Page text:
The Office for National Statistics (ONS) have released the latest data from their COVID-19 Infection Survey, including antibody and vaccination data for the UK.
Prof Kevin McConway, Emeritus Professor of Applied Statistics, The Open University, said:
“The latest fortnightly ONS bulletin on antibody and vaccination levels in the UK community population, based on the ONS Covid-19 Infection Survey (CIS), takes the data up to 29 August. The results generally show either little change from the previous release, or a continuation of previous trends or of patterns seen in other data. On antibodies against the virus that causes Covid-19, it’s still true that the overall estimated percentage of people testing positive for antibodies remains high across the UK, with over 9 in 10 adults estimated to test positive in each of the four UK countries. The overall level hasn’t changed much since the last release. There have been some increases in the percentage testing positive in the youngest age groups included – that could be from new vaccinations or new infections, because the antibody test results reported here don’t distinguish between the two. There have also been some falls in the percentage testing positive in the oldest age groups. That might well be because of so-called ‘waning’ of antibodies, though ONS make it clear that antibody positivity isn’t the only aspect of immunity, and the falls are in any case rather small, so that the great majority remain antibody positive even in the oldest groups.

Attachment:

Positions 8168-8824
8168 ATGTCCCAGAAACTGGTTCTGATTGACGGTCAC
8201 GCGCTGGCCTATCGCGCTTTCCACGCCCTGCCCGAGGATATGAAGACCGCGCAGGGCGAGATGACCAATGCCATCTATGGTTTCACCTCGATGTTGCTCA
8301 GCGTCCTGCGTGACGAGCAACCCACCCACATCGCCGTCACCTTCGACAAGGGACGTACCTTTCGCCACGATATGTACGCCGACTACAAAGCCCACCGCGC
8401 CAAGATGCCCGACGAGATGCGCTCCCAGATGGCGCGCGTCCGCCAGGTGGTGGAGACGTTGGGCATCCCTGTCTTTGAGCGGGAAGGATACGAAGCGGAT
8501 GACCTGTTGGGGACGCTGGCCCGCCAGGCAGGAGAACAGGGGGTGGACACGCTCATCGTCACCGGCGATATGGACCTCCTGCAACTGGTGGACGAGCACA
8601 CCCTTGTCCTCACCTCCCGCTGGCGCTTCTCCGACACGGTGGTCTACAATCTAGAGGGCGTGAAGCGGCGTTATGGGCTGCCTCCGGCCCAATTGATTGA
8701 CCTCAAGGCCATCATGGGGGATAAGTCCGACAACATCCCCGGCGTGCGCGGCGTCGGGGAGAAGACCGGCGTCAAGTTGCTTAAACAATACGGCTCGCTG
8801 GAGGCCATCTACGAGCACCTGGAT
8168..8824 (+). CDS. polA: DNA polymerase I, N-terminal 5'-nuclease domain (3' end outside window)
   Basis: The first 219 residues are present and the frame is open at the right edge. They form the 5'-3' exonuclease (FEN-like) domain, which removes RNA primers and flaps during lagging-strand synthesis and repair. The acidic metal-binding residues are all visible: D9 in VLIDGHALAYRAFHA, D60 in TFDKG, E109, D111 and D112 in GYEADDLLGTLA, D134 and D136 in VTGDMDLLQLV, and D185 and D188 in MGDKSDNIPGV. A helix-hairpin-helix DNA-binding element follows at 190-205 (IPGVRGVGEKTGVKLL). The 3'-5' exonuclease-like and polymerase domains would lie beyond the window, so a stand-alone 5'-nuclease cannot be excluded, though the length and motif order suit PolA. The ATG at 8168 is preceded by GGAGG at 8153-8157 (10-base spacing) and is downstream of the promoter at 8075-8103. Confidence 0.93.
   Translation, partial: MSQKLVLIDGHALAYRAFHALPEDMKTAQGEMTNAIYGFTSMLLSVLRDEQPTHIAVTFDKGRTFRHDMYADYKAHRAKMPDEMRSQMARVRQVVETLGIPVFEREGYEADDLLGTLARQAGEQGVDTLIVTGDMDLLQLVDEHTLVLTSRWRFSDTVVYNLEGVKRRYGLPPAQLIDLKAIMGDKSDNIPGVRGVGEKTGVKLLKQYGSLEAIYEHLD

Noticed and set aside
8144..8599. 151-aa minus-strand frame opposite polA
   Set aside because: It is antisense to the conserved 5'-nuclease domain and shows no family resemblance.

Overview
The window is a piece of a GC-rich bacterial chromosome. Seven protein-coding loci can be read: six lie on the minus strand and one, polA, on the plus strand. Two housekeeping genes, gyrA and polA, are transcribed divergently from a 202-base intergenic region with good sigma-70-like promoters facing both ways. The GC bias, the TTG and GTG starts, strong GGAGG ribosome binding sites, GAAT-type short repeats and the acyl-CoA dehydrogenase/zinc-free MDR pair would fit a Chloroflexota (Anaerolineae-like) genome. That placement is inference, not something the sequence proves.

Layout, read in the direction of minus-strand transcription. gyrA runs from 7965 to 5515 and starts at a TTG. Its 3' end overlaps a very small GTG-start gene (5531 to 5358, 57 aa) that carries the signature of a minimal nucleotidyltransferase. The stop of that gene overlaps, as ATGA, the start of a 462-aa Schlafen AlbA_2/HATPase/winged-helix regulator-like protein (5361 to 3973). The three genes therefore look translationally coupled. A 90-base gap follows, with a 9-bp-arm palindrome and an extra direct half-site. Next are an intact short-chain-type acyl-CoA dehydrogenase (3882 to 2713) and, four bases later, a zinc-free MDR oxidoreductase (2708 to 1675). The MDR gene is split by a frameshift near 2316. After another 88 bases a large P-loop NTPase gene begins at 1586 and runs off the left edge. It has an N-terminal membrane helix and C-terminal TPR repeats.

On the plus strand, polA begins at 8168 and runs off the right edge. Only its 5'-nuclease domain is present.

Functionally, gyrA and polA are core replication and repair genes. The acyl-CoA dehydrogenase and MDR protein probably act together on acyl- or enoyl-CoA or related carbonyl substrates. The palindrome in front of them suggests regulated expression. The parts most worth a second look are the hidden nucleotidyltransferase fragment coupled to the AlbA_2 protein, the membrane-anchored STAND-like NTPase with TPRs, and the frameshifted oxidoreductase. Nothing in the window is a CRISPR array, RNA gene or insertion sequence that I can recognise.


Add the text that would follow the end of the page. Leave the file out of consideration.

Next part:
“The data on vaccination levels are presented in this report, according to ONS, to allow easy comparison with the antibody figures, and data on vaccinations are available elsewhere. But the charts in this report do make the picture clear. In particular they show continuing rises in the percentage vaccinated in the two youngest age groups, 16-24 and 25-34. (In older groups the levels were already very high anyway.) For the 16-24 group, there has been a fast increase in the percentage having received at least one dose – that must have a lot to do with the recent availability of jabs to young people aged 16 and 17. The percentage in this age group who are double jabbed is going up pretty fast too, at between a third and a half of the age group in the different UK countries, though it’s still a lot smaller than in older age groups. Those increases aren’t yet clearly showing up in the form of really fast increases in the antibody figures, but that’s probably just because it takes a few weeks after vaccination for antibodies to become detectable. For the 25-34 group, the percentage who have received at least one dose was already high in the previous release, but this time it’s clear that the percentage fully vaccinated in this age group was continuing to rise fast. All good news.
“We’d know more about what’s going on if ONS had started publishing results that distinguish between antibodies arising from vaccinations and antibodies arising from vaccination. They have been measuring two types of antibody levels in the CIS samples since March, but no results have appeared yet. I asked ONS about this, and was told that they are doing exploratory analysis on this, which will be reported on later this year. I’d certainly like to know some results.”
All our previous output on this subject can be seen at this weblink:
Prof Kevin McConway: “I am a Trustee of the SMC and a member of its Advisory Committee. I am also a member of the Public Data Advisory Group, which provides expert advice to the Cabinet Office on aspects of public understanding of data during the pandemic. My quote above is in my capacity as an independent professional statistician.”